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Ostfriesen settlements they were immediately greeted by others who spoke German and helped them learn local customs. Work was easy to find. Men were hired as hands and women as maids. After a short time, they had enough money to buy several acres and some livestock or to open their own shops.
Ostfriesens influenced the area they settled in many different ways, the foremost of which is religion. In the German Valley area, most were of the Reformed faith, but Lutherans, Methodists, Presbyterians, and Baptists also came to the area. They had strong faith in God, resulting in lower crime rates and divorce rates. They also believed in community support, but this led to suspicion and neglect of outsiders. Coming from Friesland (Land of the Free) Ostfriesens placed a high value on their freedom in running their own lives. Robert W. Frizzell wrote that, "they are not easily ordered into things they do not wish to do." Children were taught in church schools and public schools and only those wanting to be a minister went any farther than high school.
In 1851 the Ostfriesens brought their religion to German Valley, creating the Silver Creek Reformed Church. This church changed denomination from Dutch Reformed Church to the True Holland Reformed Church in America, which later became the Christian Reformed Church in America. After several families settled the area, they started worrying that no church services were being held. With the help of a Bible salesman, Jan Van der Las, they were able to organize a church. At first, only laymen and traveling ministers preached because of the shortage of pastors on the frontier. Other Reformed churches were built in Forreston, Oregon, and the Ridott Township. All these churches remain active today along with a Baptist church and a Presbyterian church in Baileyville and Forreston, respectively.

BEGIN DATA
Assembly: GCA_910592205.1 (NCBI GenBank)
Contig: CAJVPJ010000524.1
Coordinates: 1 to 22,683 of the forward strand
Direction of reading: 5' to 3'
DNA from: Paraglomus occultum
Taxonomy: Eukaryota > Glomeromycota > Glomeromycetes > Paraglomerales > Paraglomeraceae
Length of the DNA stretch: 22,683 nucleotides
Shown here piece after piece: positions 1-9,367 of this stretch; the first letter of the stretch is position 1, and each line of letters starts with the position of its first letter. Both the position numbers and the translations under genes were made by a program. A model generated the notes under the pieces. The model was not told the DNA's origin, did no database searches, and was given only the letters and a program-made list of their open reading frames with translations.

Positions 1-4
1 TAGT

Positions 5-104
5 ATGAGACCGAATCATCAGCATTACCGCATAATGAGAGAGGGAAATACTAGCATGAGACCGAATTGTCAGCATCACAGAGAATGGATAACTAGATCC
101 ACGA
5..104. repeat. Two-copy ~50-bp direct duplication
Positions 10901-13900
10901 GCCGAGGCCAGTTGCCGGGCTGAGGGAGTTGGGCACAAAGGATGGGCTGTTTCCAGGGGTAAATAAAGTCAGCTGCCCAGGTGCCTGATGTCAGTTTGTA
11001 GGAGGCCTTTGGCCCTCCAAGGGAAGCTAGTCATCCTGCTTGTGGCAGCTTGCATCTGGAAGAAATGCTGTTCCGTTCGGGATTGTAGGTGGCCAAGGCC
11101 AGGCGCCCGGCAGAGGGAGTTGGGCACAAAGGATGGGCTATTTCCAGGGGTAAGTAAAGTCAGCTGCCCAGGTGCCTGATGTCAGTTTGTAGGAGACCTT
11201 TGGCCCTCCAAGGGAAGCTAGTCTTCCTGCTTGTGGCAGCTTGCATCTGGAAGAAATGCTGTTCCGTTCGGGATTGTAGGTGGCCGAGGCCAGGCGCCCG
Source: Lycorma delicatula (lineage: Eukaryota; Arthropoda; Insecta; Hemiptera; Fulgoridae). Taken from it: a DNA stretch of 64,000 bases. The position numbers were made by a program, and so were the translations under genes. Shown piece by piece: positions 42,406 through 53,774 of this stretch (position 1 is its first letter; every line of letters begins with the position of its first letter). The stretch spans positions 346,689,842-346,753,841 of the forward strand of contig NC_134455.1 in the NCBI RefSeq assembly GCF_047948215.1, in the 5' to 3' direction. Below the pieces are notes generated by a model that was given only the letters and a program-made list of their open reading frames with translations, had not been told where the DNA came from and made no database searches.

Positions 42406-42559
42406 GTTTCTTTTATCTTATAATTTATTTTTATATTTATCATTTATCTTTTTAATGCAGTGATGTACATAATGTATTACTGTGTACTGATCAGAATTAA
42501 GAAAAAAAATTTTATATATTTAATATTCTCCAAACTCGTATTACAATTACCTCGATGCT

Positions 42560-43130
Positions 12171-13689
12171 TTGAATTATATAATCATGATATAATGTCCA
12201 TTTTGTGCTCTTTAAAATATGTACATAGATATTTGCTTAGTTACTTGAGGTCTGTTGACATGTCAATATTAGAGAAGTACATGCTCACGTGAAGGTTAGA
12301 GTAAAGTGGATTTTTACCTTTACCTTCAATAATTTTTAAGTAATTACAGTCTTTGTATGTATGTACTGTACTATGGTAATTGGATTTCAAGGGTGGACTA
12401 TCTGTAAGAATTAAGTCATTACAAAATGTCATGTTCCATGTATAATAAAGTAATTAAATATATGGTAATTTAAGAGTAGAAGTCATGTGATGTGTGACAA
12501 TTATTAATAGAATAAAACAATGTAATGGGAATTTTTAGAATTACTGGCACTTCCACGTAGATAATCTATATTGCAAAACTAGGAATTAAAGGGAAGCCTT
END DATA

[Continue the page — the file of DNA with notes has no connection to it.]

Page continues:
Many Ostfriesens in Illinois were discriminated against, especially during World War I, because of their German heritage. Anti-Germans threw buckets of paint on their doors and law officials overreacted, afraid that the settlers might be anti-American. That was not the case at all. Many young Ostfriesen boys fought for America in the war. The same ones who left Germany out of fear of conscription were drafted into the American military, and they served faithfully.
Schooling was considered important up to eighth grade, unless a young man wanted to go into ministry. Then he finished high school and attended a church-supported college. Other young men and women were expected to help on the farm. It was considered a waste of time to learn information that was never used when they could be working a plow or cooking lunch. Parents were also afraid that if their children attended public high schools, they would be more likely to marry outsiders, non-Friesens.
This group of immigrants may not be the largest or best known, but its members contributed very much to the development of northern Illinois. Ostfriesens brought with them a faith that still exists and in which they strongly believe today. Many people in Ogle and Stephenson Counties are descendants today. Ostfriesen influence will continue to be seen, whether or not they are remembered by the public.—[From Robert H. Behrens, We Will Go to a New Land; Robert W. Frizzell, "Reticent Germans: The East Frisians of Illinois", Illinois Historical Journal, (1992); Maldwyn A. Jones, Destination America; George Schnuker, The East Friesens in America.]